The objectives of this WP are:
- Specification, design and wafer or chip-level characterization of high performance PICs for WDM coherent and direct detection applications
- Design and fabrication of 4-electrical Channel >60 GBaud QAM-16 modulator drivers and TIAs for use in coherent PICs
- Packaging of WDM coherent- and direct-detection transceivers prototypes on evaluation boards that allow testing at speeds of 60 Gbaud with low loss optical coupling
- Preparation of packaging protocols that guide scaling of transceiver manufacture to volume using standards module form factors, such as QSFP pluggable modules
- Performance evaluation of two PIC transceivers: 4λ x 100Gb/s PIC for short reach direct detection applications and 1λ x 400Gb/s PIC with a tunable laser for wideband IP-transport and IP-routing coherent-detection applications.
- Task 4.1: Specification, design, and characterization of high performance PICs (III-V Lab leader, CEA, imec, Tyndall, Argotech, Nokia) (M1-M30)
Electrical and optical specifications will be provided by Nokia for the PIC design, in particular for the choice of the building blocks. Target values in terms of BER (minimum 10-4 for short-reach and 10-2 for coherent), required optical output power level and maximum electrical power consumption will be defined in detail. Choice of modulation formats: PAM4 or DMT for short-reach, targeted reach, operating wavelength range and device-specific parameters will be clarified (for instance the spectral linewidth, output power, RIN level of lasers / modulator bandwidth / losses in passive optical devices / fiber coupling technology / responsivity of photodiodes). Maximum power consumption values, thermal management and physical dimensions of the developed PICs should potentially meet requirements defined in standard telecoms operating environmental conditions and multi-source agreements for packaging. Following those specifications, and the inputs from WP2 on hybrid III-V/Si building blocks, the two types of the transceiver PICs will be designed in this task by III-V Lab and the fabrication will be done in WP1 by CEA. Those PICs will contain also passive elements such as wavelength multiplexer and de-multiplexer, polarization splitter and combiner. Those passive elements will be designed by III-V Lab and CEA on the silicon photonics platform without any change on the fabrication process. The first fabrication run of the preliminary PICs will be made on the same mask as the second run of the building blocks, while a special dedicated run will be devoted to the final PICs. For the second run of the complete final PICs, the mask layout will be provided by III-V Lab. The silicon wafers will be fabricated by CEA, and several types of III-V wafers will be provided by III-V Lab. Multi-die to wafer bonding will be performed by CEA, and the III-V back-end process will be made on the 200 mm R&D CMOS line in WP1. Copper pillars will be prepared on those wafers in order to be connected with the EICs. The fabricated PICs will be characterized at CEA and III-V Lab. Samples will be selected by CEA and sent to Tyndall for packaging.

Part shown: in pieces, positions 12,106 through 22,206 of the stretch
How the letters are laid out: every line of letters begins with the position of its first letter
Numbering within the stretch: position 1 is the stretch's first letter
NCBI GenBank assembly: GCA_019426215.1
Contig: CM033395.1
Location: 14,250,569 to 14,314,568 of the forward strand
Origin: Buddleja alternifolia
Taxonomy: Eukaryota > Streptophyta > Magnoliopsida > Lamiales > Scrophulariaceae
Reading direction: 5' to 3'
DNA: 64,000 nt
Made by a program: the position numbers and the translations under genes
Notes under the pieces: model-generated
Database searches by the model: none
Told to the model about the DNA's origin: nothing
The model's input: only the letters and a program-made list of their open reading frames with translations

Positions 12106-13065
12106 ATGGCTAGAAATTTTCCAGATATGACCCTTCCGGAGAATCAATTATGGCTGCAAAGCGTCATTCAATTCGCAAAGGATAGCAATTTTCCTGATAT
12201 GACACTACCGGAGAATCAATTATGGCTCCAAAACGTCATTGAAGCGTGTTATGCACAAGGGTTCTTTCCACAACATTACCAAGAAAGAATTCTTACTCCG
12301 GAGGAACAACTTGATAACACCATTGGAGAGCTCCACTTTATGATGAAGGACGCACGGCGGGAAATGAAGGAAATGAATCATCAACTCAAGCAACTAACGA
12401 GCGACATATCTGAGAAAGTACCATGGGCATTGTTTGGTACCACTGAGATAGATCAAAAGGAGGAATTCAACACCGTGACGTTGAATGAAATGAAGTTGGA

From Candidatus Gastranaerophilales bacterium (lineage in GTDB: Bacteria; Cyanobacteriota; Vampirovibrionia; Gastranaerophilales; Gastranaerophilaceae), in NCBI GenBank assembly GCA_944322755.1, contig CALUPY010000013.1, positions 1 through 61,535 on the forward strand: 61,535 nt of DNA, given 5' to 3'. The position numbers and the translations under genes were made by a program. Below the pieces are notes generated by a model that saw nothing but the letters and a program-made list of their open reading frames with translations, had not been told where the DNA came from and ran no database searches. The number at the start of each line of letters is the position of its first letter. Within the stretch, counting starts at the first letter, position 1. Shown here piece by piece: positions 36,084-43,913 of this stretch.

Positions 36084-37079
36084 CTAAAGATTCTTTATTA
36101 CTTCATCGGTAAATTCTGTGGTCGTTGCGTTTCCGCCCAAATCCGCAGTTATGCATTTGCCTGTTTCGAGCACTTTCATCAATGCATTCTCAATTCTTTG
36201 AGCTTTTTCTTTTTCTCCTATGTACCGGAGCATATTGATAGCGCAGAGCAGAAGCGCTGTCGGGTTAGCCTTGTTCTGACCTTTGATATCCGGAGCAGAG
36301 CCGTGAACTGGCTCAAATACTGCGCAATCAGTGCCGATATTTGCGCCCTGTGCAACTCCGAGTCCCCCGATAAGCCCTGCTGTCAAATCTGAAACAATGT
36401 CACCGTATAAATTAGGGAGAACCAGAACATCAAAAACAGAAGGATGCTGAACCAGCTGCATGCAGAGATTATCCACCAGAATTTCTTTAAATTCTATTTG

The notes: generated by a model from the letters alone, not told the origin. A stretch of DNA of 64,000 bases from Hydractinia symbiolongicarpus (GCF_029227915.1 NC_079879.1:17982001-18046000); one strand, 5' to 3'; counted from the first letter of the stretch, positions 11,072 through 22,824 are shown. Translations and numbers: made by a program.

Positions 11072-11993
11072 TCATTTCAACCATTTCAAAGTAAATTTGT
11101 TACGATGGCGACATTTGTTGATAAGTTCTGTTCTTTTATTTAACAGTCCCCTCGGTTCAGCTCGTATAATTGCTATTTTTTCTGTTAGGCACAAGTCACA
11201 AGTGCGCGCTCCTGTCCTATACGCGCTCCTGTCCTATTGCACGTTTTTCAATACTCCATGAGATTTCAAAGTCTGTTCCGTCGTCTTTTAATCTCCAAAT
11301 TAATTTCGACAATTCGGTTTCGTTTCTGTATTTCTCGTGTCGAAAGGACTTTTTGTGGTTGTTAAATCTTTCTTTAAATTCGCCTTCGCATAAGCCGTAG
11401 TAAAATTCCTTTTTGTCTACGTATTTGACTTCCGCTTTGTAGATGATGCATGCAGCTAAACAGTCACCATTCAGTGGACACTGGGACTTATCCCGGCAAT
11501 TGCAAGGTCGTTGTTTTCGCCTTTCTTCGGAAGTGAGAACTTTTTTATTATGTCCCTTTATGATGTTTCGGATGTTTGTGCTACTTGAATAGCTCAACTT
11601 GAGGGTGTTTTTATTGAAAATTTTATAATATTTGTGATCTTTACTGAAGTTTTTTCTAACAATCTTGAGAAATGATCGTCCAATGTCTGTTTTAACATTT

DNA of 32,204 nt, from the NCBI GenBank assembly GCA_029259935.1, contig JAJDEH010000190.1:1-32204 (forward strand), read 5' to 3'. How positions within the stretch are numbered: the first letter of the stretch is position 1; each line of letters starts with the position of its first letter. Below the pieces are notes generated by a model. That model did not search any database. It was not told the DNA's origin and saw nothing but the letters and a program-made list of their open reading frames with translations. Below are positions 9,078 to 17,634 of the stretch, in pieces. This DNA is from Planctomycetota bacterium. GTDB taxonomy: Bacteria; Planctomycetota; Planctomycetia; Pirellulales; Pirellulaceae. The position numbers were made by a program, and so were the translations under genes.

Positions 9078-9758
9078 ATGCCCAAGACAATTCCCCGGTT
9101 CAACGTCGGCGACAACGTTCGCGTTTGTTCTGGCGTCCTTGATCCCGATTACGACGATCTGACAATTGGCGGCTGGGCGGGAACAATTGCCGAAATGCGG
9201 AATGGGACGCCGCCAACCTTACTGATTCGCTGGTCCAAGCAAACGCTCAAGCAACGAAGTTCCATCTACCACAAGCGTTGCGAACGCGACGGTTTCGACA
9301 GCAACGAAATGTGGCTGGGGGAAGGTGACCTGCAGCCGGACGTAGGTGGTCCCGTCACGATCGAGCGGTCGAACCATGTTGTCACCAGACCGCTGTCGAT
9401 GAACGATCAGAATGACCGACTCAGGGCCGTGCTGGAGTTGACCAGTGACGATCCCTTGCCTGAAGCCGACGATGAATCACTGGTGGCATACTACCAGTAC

- Task 4.2: Design, fabrication and evaluation of 60GBd linear drivers and TIAs for complex modulation formats (IMEC leader) (M01-M30)
Within this task, IMEC will design and characterize the dedicated high-speed low-power consumption linear IIIV/ Si hybrid modulator driver and TIA arrays of PICTURE. This task will study various issues (such as linearity, interconnect parasitic, impedance matching, AC/DC coupling, single-ended/differential driving, floor planning and thermal performance) and innovative approaches related to the co-design and co-optimization of the photonic – electronic circuitry. A suitable technology will then be selected for the electronic circuit design based on the detailed specifications.
In the transmitter, Feed-Forward Equalization (FFE) may be considered to overcome any bandwidth limitation e.g. due to excessive parasitic. Interacting with task T2.2, electronic/photonic co-design allows to abandon the classic 50Ω termination and/or characteristic of the TW-electrodes, resulting overall optimized performance in terms of power consumption and signal bandwidth. In the receiver, automatic gain control will be implemented to achieve a high sensitivity with a sufficiently high linearity. High sensitivity TIA architectures will be studied taking into account the photodiode parameters, interconnect parasitic between PD and TIA and crosstalk issues of the TIA arrays based on 3D electromagnetic field simulations. The work within this task involves the design of 4-channel 60 GBaud QAM-16 modulator drivers and TIAs, targeting >45GHz bandwidth, 1.5Vpp drive strength and total 3.5 pJ/bit power efficiency.